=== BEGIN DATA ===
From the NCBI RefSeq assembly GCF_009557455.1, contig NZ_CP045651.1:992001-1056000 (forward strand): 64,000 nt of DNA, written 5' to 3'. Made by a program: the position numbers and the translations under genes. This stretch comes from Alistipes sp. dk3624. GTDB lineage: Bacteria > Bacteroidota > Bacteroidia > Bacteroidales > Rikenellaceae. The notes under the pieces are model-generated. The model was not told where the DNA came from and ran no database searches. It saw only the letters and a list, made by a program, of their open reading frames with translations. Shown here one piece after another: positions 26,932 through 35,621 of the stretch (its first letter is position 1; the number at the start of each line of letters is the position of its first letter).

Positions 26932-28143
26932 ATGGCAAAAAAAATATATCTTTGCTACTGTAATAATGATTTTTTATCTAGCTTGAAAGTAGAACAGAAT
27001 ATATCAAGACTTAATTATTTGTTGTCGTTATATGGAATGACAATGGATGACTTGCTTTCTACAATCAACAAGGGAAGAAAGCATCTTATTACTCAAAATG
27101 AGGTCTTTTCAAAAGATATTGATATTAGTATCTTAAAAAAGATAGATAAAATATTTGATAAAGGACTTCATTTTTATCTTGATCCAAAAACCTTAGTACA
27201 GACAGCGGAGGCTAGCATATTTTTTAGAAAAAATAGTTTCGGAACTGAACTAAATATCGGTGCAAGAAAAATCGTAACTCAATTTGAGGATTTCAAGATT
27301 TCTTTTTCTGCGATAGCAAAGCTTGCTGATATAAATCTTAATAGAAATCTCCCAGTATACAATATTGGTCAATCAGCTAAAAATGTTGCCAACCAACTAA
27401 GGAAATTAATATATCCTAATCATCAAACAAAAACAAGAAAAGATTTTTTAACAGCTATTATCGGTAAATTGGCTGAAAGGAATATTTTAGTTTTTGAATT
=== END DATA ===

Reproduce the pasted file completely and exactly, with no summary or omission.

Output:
From the NCBI RefSeq assembly GCF_009557455.1, contig NZ_CP045651.1:992001-1056000 (forward strand): 64,000 nt of DNA, written 5' to 3'. Made by a program: the position numbers and the translations under genes. This stretch comes from Alistipes sp. dk3624. GTDB lineage: Bacteria > Bacteroidota > Bacteroidia > Bacteroidales > Rikenellaceae. The notes under the pieces are model-generated. The model was not told where the DNA came from and ran no database searches. It saw only the letters and a list, made by a program, of their open reading frames with translations. Shown here one piece after another: positions 26,932 through 35,621 of the stretch (its first letter is position 1; the number at the start of each line of letters is the position of its first letter).

Positions 26932-28143
26932 ATGGCAAAAAAAATATATCTTTGCTACTGTAATAATGATTTTTTATCTAGCTTGAAAGTAGAACAGAAT
27001 ATATCAAGACTTAATTATTTGTTGTCGTTATATGGAATGACAATGGATGACTTGCTTTCTACAATCAACAAGGGAAGAAAGCATCTTATTACTCAAAATG
27101 AGGTCTTTTCAAAAGATATTGATATTAGTATCTTAAAAAAGATAGATAAAATATTTGATAAAGGACTTCATTTTTATCTTGATCCAAAAACCTTAGTACA
27201 GACAGCGGAGGCTAGCATATTTTTTAGAAAAAATAGTTTCGGAACTGAACTAAATATCGGTGCAAGAAAAATCGTAACTCAATTTGAGGATTTCAAGATT
27301 TCTTTTTCTGCGATAGCAAAGCTTGCTGATATAAATCTTAATAGAAATCTCCCAGTATACAATATTGGTCAATCAGCTAAAAATGTTGCCAACCAACTAA
27401 GGAAATTAATATATCCTAATCATCAAACAAAAACAAGAAAAGATTTTTTAACAGCTATTATCGGTAAATTGGCTGAAAGGAATATTTTAGTTTTTGAATT